Financial PostThe Independent:
Ex-restaurateurs find niche in consulting
By Susan Noaks
Special Reports Writer The Financial Post
Dozens of independent experts have set themselves up in the food-services management field in the past few years, finding a niche in such areas as kitchen design, menu or recipe creation, nutrition counselling or real estate.
The independent consultants are more likely to appeal to the single restaurant owner who needs advice to get out of trouble or manage a big change.
It’s a hot consulting area where they are competing with the biggest six management consulting firms and small boutique firms.
The Canadian chapter of the Food Services Consultants Society has about 30 members. That number is not representative of the number of consultants in the food-service field, says Canadian chairman Stephen Tyler, an associate with Nelson Hofer in Mississauga, Ont.
Many food-service management consultants do not join. The society itself started out as an industry group for kitchen designers, he says.
Food-service chains continually have to refresh their concepts to keep up with a rapidly changing market, he says. Dining habits and expectations are changing, and even large successful firms need to revamp to keep up with changing tastes, he says.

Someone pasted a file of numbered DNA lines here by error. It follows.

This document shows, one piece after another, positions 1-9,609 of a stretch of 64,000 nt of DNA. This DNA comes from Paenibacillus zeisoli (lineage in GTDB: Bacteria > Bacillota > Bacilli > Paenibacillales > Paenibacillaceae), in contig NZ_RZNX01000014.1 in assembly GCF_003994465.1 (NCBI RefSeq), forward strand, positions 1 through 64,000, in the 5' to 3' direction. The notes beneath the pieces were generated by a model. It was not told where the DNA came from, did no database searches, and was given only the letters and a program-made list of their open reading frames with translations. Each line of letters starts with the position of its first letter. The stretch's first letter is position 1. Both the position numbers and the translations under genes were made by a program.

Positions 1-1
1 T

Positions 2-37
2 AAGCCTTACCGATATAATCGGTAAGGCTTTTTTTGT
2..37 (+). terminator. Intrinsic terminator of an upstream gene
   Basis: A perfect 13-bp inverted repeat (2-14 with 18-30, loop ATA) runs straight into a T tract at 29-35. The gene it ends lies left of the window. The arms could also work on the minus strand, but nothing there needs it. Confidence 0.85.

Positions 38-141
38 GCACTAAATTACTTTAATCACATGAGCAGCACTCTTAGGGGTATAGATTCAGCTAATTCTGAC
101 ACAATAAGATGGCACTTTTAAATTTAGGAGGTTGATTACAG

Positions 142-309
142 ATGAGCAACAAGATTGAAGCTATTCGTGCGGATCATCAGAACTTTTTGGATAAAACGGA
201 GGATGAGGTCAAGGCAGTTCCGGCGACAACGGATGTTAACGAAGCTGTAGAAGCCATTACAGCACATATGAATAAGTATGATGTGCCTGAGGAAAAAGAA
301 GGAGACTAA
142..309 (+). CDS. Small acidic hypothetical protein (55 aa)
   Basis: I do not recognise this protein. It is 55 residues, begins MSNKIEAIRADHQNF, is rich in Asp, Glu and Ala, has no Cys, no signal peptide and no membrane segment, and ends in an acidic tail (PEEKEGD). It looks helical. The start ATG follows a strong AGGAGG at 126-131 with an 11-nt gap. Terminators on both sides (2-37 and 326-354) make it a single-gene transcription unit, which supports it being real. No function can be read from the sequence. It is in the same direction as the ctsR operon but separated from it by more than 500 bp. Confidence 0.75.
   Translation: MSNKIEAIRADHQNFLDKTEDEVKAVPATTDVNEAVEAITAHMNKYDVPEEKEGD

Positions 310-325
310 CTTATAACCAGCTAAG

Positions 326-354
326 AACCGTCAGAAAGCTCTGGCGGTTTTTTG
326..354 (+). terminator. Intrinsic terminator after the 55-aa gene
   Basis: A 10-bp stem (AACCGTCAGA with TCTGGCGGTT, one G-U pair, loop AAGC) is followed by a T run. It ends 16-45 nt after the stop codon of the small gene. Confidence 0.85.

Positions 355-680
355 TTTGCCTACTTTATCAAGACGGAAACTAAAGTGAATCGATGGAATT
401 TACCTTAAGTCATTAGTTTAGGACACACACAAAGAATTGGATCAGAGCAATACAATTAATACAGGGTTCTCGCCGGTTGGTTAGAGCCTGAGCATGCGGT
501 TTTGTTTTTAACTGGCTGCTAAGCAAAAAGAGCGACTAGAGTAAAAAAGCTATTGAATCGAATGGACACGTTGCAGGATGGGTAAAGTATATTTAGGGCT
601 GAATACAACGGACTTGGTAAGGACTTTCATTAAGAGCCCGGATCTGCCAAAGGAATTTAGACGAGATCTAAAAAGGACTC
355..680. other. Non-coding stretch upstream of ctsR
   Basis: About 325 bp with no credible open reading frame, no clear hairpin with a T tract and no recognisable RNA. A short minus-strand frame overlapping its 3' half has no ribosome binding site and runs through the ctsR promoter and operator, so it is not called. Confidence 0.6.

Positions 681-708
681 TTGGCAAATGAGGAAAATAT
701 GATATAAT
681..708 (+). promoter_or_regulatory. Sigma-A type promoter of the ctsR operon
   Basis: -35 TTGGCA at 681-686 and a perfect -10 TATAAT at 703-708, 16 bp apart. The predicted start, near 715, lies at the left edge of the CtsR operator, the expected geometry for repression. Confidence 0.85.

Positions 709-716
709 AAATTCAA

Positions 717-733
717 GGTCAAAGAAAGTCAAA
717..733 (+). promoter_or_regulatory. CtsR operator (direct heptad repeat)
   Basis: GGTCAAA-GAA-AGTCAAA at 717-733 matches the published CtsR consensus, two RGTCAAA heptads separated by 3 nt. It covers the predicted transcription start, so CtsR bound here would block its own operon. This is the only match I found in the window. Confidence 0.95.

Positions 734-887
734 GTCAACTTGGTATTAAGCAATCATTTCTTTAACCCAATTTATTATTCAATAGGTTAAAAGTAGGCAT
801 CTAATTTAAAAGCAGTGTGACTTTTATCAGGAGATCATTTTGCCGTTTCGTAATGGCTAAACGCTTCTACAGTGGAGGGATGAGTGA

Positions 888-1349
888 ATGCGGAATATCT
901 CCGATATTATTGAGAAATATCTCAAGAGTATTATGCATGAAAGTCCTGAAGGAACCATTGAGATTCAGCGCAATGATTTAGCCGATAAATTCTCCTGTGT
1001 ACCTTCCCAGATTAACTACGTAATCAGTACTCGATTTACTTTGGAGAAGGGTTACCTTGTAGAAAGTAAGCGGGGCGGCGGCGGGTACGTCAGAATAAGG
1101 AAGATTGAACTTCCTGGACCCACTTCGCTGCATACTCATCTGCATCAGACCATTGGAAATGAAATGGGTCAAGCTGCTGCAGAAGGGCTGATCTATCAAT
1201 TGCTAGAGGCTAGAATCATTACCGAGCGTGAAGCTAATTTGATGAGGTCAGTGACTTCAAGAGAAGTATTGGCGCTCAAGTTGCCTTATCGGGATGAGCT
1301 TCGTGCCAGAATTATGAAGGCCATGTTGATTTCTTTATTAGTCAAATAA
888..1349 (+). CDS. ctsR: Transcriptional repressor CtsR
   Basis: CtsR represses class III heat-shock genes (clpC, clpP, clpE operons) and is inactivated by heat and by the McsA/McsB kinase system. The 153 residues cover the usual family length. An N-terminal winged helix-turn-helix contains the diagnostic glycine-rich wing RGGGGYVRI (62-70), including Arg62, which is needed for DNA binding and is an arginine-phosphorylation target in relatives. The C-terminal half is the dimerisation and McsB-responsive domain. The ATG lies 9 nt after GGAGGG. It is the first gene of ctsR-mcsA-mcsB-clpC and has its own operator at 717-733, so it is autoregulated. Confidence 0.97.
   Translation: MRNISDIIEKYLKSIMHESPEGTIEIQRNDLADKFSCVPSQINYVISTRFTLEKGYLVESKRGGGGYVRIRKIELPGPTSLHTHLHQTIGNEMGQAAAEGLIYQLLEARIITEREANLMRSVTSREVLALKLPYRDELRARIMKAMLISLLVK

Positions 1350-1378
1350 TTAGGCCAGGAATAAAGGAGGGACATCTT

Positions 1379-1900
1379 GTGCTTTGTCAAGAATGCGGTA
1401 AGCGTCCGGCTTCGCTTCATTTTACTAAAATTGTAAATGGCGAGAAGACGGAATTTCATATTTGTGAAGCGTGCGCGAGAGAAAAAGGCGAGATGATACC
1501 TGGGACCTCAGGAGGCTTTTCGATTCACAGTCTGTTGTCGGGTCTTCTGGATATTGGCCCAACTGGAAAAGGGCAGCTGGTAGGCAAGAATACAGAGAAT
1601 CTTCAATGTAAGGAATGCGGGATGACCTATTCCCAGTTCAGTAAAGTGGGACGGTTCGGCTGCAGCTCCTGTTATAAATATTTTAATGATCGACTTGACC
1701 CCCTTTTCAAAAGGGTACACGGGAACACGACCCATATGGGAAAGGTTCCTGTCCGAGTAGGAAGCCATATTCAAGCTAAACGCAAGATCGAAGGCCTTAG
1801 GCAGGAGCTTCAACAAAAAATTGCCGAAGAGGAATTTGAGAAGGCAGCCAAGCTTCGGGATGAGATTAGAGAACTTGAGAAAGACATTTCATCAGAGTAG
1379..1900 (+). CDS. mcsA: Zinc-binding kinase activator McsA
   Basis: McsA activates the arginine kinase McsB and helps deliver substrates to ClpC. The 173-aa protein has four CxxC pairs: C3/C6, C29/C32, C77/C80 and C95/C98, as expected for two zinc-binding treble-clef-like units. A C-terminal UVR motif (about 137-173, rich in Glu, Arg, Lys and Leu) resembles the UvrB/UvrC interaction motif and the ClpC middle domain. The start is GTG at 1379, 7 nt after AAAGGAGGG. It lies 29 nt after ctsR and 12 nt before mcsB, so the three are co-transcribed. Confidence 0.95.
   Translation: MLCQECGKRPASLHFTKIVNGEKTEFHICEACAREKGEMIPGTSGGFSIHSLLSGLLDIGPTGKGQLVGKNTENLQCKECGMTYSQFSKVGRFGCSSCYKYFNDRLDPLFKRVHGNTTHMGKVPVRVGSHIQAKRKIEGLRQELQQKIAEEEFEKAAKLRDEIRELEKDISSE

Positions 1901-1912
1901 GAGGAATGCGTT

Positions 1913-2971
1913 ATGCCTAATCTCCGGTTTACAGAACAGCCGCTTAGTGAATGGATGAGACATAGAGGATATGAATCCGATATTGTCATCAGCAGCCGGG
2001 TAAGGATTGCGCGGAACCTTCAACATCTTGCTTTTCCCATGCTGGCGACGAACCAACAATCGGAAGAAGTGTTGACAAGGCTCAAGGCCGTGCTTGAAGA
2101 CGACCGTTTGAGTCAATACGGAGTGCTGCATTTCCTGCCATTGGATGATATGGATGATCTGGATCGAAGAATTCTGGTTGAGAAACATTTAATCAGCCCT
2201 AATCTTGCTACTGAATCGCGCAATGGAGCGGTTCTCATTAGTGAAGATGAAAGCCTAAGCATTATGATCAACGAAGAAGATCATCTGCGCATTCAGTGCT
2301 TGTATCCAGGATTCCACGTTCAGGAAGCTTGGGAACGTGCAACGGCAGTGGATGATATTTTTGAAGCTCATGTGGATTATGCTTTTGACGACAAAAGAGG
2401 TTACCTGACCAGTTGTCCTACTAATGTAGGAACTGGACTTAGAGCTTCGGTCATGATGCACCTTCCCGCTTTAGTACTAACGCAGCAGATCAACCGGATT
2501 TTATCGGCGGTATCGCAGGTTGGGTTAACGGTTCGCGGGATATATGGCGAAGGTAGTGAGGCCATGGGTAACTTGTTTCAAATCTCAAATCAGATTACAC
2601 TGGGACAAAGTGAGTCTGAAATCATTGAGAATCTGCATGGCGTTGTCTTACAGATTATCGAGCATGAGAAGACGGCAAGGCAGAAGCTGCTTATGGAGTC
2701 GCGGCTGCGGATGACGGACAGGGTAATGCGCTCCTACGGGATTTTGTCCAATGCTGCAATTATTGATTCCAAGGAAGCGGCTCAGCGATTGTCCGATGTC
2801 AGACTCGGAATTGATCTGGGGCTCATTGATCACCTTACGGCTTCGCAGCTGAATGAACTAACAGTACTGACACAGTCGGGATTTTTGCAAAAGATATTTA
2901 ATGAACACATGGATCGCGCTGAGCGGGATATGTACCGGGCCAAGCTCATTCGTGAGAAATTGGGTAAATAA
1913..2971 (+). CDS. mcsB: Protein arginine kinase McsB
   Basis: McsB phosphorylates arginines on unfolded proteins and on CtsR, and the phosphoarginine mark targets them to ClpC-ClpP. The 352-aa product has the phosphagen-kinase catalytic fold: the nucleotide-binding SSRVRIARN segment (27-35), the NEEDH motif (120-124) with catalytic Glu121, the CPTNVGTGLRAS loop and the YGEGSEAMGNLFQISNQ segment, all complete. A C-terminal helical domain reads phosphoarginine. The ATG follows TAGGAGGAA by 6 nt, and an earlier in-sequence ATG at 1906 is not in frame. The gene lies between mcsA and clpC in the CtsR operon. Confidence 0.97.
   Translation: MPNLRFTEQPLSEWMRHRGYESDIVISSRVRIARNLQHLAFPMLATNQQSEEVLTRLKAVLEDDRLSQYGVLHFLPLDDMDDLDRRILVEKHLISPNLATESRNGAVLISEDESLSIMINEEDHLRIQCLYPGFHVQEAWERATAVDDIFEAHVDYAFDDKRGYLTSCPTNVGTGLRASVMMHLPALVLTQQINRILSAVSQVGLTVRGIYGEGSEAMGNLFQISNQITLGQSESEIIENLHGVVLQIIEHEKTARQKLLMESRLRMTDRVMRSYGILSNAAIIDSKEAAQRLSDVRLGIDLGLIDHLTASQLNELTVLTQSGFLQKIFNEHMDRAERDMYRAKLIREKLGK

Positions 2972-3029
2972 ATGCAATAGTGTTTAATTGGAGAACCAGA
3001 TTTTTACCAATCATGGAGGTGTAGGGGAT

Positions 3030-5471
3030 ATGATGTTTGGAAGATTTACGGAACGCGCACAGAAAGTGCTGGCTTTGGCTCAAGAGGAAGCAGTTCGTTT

And food service in the public sector — such as hospitals and universities — is in the midst of a revolution. Some institutions need to cut costs, some want to privatize and some want to turn food service from a money-loser to a money-spinner.
Legal back-up is a growing area of food-service consulting, especially with the growth of franchise systems. If you have 30 franchisees, it’s rare not to have one or two that aren’t happy, says Doug Fisher, president of FHG International Inc., a boutique firm that specializes in food-service management.
As the number of franchise deals rises, the amount of litigation also rises, he says. But not all legal work is in the franchise field.
Fisher did a study for SkyDome of the cost of food in its private boxes compared with the cost of food at other stadiums. The study was used as evidence in court last fall in a case that ended Bitove Corp.’s hold on catering for the SkyBoxes.
Fisher says many of his clients are small and mid-sized firms looking for growth. They may be considering franchising or just expanding their chain and need the management tools and controls to do it.
“The individual restaurateur is too entrepreneurial to adopt those controls,” he says. But an owner-operator with three or four profitable operations often reaches a limit to what can be done without a proper management systems.
Fisher is also keen on helping existing franchisors expand. With North American markets saturated with high-quality restaurants, he urges franchisors to move into South America where newly affluent consumers are eager for North American-style franchising.